PLEASE NOTE:   The Incógnito Quatérno An Espionage Thriller in Four Parts will soon be released in print. The first three Incógnito episodes Life on the Lam and The Honey Trap and Burning Down the House are NOW AVAILABLE as Amazon Kindle eBooks. The fourth episode, Red Pearl, is currently under development and nearing completion. 


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WHILE THE WORLD SLUMBERS in dreams of global economic partnerships, an organization of political whackjobs — The Committee implements its macabre plot to turn the world into a nightmarish conflagration and then seize the reins of global power from civilization’s ashes.

With humanity’s fate hanging in the balance, two special operators — one Chinese and one Americanwork together to prevent
the unthinkable.


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“I WAITED FOR DUSTY. Thought we were goin’ together. Yunno . . . Otherwise I’d have been on time . . . and blown to smithereens with the rest of ‘em,” says Frank Diago. He shakes his head. Looks down at his hands uselessly resting in his lap. At a loss for words, the whole event still fresh in his mind. Overwhelming.

“Yeah. Could say you’re one of the lucky ones, Frank. A few more folks were down there in the parking area waiting for the tram. Otherwise, they’d have been gonners, too,” says Jack. “Soon as Dusty and I arrived we did a cursory walk-through. She goes inside the house. I walk the exterior. Everything seems normal enough to me. Security certainly was lax. Folks goin’ in and out the back door without pause. I was thinking about that when Dusty appears on the back porch. Thought she was simply waving to me. Couple seconds later I look over to the right. I see Alec sitting in some beater of a car. Looks to be fiddlin’ with his phone. Only it was no phone. It was a fuckin’ detonator givin’ him trouble.”

Jack pauses. Looks around the room. Eyes vacant. Reliving the whole thing in his head.

“Yunno, Frank, the whole thing’s so clear to me now. But then . . . well, I turn back to Dusty and shrug. She’s standin’ there on the back porch lookin’ right at me. She knew, Frank. She fuckin’ knew. An instant later everything goes up in a torrent of flames. And Dusty just comes apart, Frank. Vaporized right there in front of me. And I’m don’t nuthin’, Frank. Just standin’ there like a dummy. It was just horrible.”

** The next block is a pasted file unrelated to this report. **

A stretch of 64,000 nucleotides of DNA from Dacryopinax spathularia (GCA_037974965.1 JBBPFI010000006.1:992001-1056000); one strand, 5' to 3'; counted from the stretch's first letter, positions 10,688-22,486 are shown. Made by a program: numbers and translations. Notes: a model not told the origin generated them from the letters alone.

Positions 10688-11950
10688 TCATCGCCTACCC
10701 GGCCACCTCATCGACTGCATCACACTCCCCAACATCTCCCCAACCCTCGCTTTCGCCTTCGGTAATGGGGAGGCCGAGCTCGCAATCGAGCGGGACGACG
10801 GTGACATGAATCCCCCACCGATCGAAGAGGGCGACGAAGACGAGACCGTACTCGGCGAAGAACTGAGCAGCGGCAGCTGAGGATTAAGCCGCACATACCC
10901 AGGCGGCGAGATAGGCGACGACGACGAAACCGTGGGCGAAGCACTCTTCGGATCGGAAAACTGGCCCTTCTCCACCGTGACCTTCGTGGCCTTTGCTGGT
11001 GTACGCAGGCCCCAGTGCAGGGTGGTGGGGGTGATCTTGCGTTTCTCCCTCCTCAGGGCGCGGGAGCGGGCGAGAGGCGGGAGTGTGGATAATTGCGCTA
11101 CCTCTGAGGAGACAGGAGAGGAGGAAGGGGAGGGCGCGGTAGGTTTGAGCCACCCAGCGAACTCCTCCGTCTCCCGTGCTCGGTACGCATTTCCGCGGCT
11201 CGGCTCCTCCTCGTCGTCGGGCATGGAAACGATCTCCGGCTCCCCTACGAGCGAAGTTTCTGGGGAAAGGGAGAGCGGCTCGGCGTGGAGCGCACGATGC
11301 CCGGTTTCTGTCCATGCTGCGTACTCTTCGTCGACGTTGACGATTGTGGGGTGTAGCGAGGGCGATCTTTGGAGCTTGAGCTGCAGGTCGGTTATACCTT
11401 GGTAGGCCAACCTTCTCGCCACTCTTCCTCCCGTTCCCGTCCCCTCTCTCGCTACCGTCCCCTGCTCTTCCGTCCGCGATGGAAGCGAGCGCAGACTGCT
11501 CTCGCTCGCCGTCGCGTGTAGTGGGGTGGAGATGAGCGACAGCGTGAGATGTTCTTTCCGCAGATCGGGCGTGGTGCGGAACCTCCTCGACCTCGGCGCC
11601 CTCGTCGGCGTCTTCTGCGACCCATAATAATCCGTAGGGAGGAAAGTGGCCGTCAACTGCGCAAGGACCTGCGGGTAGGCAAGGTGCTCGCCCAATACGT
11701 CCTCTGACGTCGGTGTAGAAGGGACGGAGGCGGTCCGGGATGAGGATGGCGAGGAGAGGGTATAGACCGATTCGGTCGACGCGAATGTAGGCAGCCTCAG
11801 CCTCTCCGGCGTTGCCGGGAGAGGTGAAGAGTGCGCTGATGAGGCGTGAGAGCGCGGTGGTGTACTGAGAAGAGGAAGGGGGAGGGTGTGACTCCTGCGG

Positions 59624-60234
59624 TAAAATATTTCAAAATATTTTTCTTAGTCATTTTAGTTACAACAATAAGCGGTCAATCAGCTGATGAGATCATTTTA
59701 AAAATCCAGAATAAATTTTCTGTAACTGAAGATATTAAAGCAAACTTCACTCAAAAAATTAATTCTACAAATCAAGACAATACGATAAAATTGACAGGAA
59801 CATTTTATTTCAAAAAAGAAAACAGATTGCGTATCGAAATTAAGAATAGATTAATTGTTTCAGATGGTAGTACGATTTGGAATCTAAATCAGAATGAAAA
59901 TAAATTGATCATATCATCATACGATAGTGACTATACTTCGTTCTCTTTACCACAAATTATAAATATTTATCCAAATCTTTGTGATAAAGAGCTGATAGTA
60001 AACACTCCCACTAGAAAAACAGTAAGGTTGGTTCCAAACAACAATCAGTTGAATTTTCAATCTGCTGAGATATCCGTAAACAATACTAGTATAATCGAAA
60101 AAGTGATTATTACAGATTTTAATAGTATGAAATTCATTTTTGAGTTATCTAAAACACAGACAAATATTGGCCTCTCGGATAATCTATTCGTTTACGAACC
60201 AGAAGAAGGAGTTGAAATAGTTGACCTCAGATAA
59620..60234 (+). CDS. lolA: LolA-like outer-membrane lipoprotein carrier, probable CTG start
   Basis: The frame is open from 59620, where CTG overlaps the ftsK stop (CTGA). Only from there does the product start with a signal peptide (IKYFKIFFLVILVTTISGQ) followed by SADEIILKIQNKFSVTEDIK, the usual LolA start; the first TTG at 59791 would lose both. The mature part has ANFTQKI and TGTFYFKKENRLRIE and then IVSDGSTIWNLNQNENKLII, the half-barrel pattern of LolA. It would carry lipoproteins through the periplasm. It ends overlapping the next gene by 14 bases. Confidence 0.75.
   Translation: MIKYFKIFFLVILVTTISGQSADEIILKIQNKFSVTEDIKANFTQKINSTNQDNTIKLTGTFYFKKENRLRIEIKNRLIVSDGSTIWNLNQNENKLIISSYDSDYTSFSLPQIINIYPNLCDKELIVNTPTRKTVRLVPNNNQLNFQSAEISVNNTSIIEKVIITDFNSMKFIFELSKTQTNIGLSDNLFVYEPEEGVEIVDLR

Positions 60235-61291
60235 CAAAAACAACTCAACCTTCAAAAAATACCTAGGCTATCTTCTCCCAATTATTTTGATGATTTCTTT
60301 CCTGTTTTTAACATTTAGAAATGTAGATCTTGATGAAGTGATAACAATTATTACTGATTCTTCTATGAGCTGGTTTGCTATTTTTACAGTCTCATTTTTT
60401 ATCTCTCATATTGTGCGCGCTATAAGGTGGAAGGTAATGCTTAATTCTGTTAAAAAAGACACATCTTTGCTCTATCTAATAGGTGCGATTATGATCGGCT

“She’d convinced me that the two of you were an item, Jack. ‘Cept I still wasn’t sure what y’all were really up to. Yunno?”

“Just tryin’ to fool ya, Frank. She the lowly assistant and me, I was . . . I dunno . . . some kinda chump, I guess.”

“Instead, the two of you were black ops.”

“Yeah. So now ya know. I first went under with the Blacklite Program in 2002. In the aftermath of 9/11. Recruited me right outta Afghanistan. Dusty entered the program some time later. I’m not sure when. But, she was a real pro. Yunno? Certainly surprised me that night when I first met her. That was right after you and I got caught in that rainstorm when we were down by the ballpark. After we split up I was just sittin’ on this bench at the bus stop. Yunno. All lost in thought about what I was gonna do next. She came onto me so quiet, I never noticed. Coulda spit in my eye. Shot me in the head. I wouldn’t uh had a clue. Course I wasn’t paying attention . . . but still, she was that good, Frank. Like smoke she was, Frank . . . and that’s just how it all ended for her.”

Jack stares down. His own two hands uselessly resting in his lap could belong to someone else. Both men sit in silence, unable to speak for the longest time.

“So then it was Alec, The Italian, who blew the house up,” says Frank. “Dunno what he coulda got out of it.”

“Just makin’ a point was all. He’s like that. Always been an extreme sorta guy. Yunno, we served together in ‘91 during the first Iraq war. Took turns savin’ each other’s lives, too. But there’s nuthin’ subtle about ole Alec. Most likely he was running some scam on The Committee. Probably had ‘em between a rock and a hard place, only they and still wouldn’t pay up. Yunno, it’s always about the money with Alec . . . nothin’ else.”